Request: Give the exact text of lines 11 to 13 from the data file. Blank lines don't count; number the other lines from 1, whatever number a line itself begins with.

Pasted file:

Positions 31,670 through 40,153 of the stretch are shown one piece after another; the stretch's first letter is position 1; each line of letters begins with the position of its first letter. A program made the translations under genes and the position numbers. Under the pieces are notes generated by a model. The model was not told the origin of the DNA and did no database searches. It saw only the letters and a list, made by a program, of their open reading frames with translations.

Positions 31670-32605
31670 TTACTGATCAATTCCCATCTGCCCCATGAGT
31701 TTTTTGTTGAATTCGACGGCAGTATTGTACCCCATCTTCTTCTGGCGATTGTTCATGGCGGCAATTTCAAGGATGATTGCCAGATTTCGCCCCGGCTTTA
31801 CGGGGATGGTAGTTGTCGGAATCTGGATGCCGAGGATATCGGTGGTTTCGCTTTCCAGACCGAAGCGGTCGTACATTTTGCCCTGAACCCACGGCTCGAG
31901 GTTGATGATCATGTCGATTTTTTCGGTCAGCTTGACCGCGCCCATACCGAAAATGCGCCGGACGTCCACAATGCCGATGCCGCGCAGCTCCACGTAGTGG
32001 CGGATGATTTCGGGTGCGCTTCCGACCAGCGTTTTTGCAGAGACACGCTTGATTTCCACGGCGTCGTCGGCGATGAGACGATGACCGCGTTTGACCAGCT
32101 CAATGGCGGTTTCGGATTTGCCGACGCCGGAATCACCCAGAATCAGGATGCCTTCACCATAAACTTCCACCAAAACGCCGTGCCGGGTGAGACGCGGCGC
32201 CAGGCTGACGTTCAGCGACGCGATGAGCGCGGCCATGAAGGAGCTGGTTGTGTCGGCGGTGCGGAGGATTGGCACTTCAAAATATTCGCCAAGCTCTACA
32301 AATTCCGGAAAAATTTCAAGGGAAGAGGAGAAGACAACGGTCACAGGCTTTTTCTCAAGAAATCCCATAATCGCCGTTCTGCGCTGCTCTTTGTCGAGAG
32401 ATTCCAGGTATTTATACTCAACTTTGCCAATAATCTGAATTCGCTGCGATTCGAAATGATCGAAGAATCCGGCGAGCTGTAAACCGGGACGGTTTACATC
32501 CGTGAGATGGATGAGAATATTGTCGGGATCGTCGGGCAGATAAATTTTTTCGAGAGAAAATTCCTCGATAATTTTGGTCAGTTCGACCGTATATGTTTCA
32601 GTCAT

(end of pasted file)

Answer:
32401 ATTCCAGGTATTTATACTCAACTTTGCCAATAATCTGAATTCGCTGCGATTCGAAATGATCGAAGAATCCGGCGAGCTGTAAACCGGGACGGTTTACATC
32501 CGTGAGATGGATGAGAATATTGTCGGGATCGTCGGGCAGATAAATTTTTTCGAGAGAAAATTCCTCGATAATTTTGGTCAGTTCGACCGTATATGTTTCA
32601 GTCAT